Every writer should be on Twitter, the ‘microblogging’ service that lets users post little updates about what they’re doing/thinking/reading/watching at that moment. You can only use 140 characters – a diverting writing challenge in itself.
Twitter is enormous fun, and can plug you into all manner of interesting people and networks across the world. As well as people you know, you can connect and correspond with big names like Stephen Fry, Richard Branson, John Cleese andMC Hammer. Yes, MC Hammer.
You can search for ‘trends’, finding all those who are ‘tweeting’ about a subject – say, copywriting – and then ‘follow’ anyone who looks interesting. (The ‘following’ of strangers on Twitter is positively encouraged, unlike the real world.) If you have a question, why not put it to the ‘Twitterverse’? You’d be amazed how generous people are with their knowledge and ideas.
Indeed, generosity is at the heart of Twitter. It’s all about sharing – news, ideas, links, conversations, pictures, whatever. Yes, some people post nothing but drivel, but that’s okay – just don’t follow them. It’s about finding the networks that are interesting and useful for you.
And now, we have a 26 Twitter tool. www.tweety6.co.uk is a dedicated webpage that aggregates all relevant ‘tweets’ from 26ers. If you’re a 26 writer on Twitter, just ‘tag’ your tweets by typing #tweety6 somewhere in the text. Then it’ll appear on the page. (If you type your post on the Tweety6 page itself, it’ll add the tag on its own.)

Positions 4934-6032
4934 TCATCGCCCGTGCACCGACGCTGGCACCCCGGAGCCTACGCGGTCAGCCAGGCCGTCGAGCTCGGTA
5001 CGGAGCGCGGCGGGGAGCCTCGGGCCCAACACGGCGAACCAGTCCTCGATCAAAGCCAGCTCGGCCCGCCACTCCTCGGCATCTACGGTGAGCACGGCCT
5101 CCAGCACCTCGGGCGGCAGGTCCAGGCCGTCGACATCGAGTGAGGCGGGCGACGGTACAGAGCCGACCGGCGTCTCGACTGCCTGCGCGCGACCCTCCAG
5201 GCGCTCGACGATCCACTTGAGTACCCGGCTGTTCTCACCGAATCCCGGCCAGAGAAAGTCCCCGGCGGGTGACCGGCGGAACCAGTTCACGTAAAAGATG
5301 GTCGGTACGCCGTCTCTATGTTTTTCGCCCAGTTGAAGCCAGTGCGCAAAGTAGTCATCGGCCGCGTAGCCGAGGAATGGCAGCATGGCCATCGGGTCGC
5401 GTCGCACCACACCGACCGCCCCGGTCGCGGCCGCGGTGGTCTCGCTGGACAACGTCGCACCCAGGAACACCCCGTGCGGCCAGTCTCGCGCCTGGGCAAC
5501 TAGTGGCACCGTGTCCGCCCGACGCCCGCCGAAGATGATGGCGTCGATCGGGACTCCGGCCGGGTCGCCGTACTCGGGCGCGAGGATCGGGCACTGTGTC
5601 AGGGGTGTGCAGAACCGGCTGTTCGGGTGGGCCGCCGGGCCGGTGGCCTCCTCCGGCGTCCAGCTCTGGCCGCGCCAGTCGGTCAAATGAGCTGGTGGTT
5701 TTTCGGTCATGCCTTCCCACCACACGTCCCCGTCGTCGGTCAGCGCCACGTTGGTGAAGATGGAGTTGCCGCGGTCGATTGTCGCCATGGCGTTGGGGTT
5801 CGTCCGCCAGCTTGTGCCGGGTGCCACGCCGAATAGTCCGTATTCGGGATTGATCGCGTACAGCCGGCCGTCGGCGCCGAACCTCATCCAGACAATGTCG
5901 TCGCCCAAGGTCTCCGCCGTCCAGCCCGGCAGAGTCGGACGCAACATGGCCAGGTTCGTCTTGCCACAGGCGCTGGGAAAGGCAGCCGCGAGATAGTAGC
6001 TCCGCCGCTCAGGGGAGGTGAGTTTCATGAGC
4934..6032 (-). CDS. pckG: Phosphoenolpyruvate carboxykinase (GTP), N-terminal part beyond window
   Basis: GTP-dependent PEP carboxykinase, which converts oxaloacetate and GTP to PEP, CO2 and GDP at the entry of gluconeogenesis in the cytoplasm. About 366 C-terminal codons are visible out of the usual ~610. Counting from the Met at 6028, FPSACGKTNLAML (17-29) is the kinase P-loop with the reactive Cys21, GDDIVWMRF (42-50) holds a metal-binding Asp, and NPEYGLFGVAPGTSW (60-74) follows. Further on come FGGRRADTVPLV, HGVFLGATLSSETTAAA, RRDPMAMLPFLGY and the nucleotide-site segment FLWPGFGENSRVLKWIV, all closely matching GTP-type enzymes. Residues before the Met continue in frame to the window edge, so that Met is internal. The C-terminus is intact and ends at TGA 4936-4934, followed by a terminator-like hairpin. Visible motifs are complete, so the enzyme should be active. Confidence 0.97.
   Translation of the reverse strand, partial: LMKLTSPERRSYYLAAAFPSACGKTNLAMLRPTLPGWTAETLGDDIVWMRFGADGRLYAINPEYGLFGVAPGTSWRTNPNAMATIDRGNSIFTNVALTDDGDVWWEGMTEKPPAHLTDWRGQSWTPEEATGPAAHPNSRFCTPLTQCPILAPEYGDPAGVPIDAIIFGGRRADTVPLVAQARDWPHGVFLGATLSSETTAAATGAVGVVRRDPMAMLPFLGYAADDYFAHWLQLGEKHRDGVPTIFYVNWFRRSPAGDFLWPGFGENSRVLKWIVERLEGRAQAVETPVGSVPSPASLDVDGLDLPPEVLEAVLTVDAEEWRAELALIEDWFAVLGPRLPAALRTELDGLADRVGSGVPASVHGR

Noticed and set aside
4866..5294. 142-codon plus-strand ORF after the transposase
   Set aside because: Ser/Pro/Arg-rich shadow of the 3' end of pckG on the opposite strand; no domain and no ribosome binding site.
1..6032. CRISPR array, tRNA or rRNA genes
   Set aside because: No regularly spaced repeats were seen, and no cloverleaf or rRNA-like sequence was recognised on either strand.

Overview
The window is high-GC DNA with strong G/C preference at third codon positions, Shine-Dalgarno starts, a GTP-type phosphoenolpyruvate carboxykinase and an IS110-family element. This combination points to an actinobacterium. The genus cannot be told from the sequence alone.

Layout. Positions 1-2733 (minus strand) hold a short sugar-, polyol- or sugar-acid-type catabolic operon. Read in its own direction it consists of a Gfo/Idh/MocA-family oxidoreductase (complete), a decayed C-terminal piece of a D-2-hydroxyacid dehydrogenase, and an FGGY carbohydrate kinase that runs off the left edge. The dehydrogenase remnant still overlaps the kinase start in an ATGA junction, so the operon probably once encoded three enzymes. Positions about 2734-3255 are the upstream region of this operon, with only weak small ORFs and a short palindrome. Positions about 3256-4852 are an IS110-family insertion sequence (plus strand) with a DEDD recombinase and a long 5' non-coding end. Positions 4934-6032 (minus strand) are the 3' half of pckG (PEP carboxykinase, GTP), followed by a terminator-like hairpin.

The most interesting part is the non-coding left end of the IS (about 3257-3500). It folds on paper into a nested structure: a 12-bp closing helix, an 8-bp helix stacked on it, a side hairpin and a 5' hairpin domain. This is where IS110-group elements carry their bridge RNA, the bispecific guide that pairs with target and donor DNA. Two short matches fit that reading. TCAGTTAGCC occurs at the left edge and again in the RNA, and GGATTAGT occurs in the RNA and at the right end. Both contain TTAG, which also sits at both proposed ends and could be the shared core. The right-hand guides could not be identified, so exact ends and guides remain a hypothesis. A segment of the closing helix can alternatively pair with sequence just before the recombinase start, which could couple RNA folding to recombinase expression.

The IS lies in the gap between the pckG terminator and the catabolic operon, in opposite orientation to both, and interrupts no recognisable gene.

How did this happen? Well, Mike Reed had the thought, which he posted on the message board. 26 tweeter Andrew Arnold offered his help. Together they had various thoughts on how it might work, and got suggestions by others on Twitter. We found something called TweetChat, whose developer spotted our Twitter messages, and offered his advice. Bingo: we had the site. And Twitter made it work. That’s what it’s all about.
If you’re not on Twitter already, sign up and start tweeting at http://twitter.com. Then log in to www.tweety6.co.uk and see who’s there. It’s a good place to start. See you there.